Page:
Home is where the heart is. We all know that.
Over these months and now years I have written to my satisfaction and given the very encouraging responses received, I continue to reflect on people and places in Vermont.
I love my home just as you love yours. We are all the better for appreciating where the heart feels at home.
But for all of us, there is someplace else that has a pull on us. We all recognize that many, possibly most of us, are from somewhere else.
Some 40 years ago when we purchased our farm I remember our first trip to the town dump, properly and only sometimes called “the transfer station.”
The attendant saw me for the first time with my Connecticut plates, and said with a smile, “We don’t like anyone here from someplace else.”
I asked quickly, “And where, my friend, are you from?” He said, “Connecticut.” Then the conversation turned. “Did you know,” he said, “Wheelock was founded by people from Connecticut?”
Some place else could be a lot of places. The now established Vermonter said whimsically, “It’s just best not to tell anyone how wonderful this life is in this place.”
Well, I am from some place else. I never thought I would ever end up in Vermont even though I skied every mountain here when I was president of the West Hartford, Connecticut Ski Club in high school.
But I knew Northern New England had its deep hold on me as a once upon a time camp director and boating instructor on several magnificent lakes.
What got me here was a Pastoral role visiting a grand lady, the well-known and much loved Allis Reid, whose son and husband had tragically died in the mid-60s. Allis was an older student of mine at the University of Hartford and her family had been members of the church which had put me through my doctoral program.
Allis said, “Buy the old farmhouse up the road, Bob, you’ll never regret it.” Even though it was boarded up and partially falling down we made the jump.
We thought, as a family, we could ski Burke regularly, though we were fully committed to a church in Connecticut -- one of the great churches of America.
I thought, “Just what I did not need!” We had a magnificent parsonage plus our own waterfront home in Old Saybrook. We had deep and lifelong roots there by the lighthouses and even had Katharine and Marion Hepburn as neighbors and even with treasured pastoral ties to the Hepburn family.
Because I was conceived at a place called Fenwick and later in life I annually led summer worship at Saint Mary’s By The Sea, I knew that place would always anchor me there.
That someplace else has always pulled at my heart. It wasn’t so much the real estate or even the memories as magnificent as they are.
It was the salt air and, oh yes, the seagulls, the sand, the shells, the floating and dry seaweed that made this someplace else so dear.
I’ve tried to shake that some place else just as you have your own heart pulls.
All during my long and beloved pastorate at Peacham, I was helped by an annual tender gift of memory when Bob and Sharon Fuehrer would bring a mason jar stuffed with potent smelling seaweed, shells and saltwater.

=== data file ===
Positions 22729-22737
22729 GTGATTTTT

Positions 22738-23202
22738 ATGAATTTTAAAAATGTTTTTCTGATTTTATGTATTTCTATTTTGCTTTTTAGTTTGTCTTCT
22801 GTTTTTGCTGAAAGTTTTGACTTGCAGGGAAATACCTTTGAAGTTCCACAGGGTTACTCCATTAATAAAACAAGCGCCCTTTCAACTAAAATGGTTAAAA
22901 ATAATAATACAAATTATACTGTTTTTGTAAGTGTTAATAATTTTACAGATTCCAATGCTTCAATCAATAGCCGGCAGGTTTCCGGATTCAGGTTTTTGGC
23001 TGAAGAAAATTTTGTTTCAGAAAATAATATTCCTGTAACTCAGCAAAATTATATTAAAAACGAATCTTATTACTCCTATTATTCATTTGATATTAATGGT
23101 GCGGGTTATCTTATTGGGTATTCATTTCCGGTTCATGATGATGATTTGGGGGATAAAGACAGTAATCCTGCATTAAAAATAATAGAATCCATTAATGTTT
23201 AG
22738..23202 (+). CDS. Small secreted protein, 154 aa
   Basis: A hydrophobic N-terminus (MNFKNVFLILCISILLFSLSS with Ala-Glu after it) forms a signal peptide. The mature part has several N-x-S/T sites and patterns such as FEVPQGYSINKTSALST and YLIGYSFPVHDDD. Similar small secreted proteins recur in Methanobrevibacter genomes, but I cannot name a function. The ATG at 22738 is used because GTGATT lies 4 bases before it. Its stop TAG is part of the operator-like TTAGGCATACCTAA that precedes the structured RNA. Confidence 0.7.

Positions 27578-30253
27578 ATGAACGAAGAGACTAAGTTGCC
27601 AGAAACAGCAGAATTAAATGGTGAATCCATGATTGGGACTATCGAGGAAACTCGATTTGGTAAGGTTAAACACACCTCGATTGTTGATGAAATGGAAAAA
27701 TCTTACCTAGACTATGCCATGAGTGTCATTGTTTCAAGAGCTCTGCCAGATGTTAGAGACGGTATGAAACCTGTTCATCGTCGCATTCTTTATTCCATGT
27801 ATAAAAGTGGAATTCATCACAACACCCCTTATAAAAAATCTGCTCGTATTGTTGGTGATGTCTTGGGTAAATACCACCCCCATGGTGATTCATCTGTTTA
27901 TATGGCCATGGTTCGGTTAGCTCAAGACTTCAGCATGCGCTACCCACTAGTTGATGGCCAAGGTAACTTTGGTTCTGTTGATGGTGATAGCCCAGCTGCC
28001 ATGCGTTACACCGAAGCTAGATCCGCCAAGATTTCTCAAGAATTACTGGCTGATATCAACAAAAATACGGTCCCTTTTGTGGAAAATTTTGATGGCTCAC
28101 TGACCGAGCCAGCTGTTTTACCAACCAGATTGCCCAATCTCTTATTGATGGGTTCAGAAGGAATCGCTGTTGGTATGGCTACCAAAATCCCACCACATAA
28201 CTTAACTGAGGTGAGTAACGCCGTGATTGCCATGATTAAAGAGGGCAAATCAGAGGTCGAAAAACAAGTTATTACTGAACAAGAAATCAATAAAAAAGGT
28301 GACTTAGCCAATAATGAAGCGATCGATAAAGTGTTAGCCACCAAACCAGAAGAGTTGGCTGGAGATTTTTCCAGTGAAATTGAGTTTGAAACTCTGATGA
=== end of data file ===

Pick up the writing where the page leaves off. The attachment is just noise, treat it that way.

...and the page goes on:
I kept it in the refrigerator and sniffed it at least twice a day. The Fuehers spent the summer at their Maine home, coming back to Peacham for a variety of reasons. They knew that the pastor worked diligently all summer long. After all, 50 percent of Peacham folks are seasonal. There was the excitement of the tractor parade on the 4th, a vibrant PAMFest, a Maple Leaf Seven concert, the blessing of the animals, and endless good times with summer folks. I was busy, but Bob and Sharon knew that the smells of the shore called me to someplace else.
We all have our own stories of how we got to this place in this land we love.
Hearing one another’s stories makes precious our own journey. Let’s celebrate that, even if it was a rough ride at times.
I was once the senior pastor at a huge Florida church. In October, snowbirds would start to arrive from the North. Year-round Floridians would often leave in October to go north to be with family for Thanksgiving and Christmas to visit people and places along the way.
The Psalmist was right when he wrote about the goodness of “our going out and our coming in.”
This is more than just the angst of feeling the grass is always greener on the other side.
Perhaps we can be comforted by the wisdom of knowing that the leaves here are more beautiful than someplace else. After all, the whole world comes to see the bounty of this beautiful place which for them is someplace else.
My dear, late and longtime friends, Susan and Stuart O’ Brien of Peacham struggled every year with their decision of when to go to their lovely seaside Florida home. Stuart always wanted to go early. Susan always wanted to stay here a little longer. She would say somewhat sadly through the years, “Oh Bob, this is my last Sunday, Stuart wants to go.”
I would always ask, “Why go? Just stay here a little longer.” She would always reply, “But I love my husband.” We would laugh together.
Maybe the best way to deal with October is to be grateful for the memories of someplace else and of summers past and honor our homes and hearts right here in the Northeast Kingdom. I’m going to give thanks for seasons yet to be.
Why not let Thanksgiving begin in October.
Bob Potter lives with his family in Wheelock and pastors the Monadnock Congregational Church of the Great North Woods in Colebrook, New Hampshire. Services are available on Youtube. He can be reached at firstname.lastname@example.org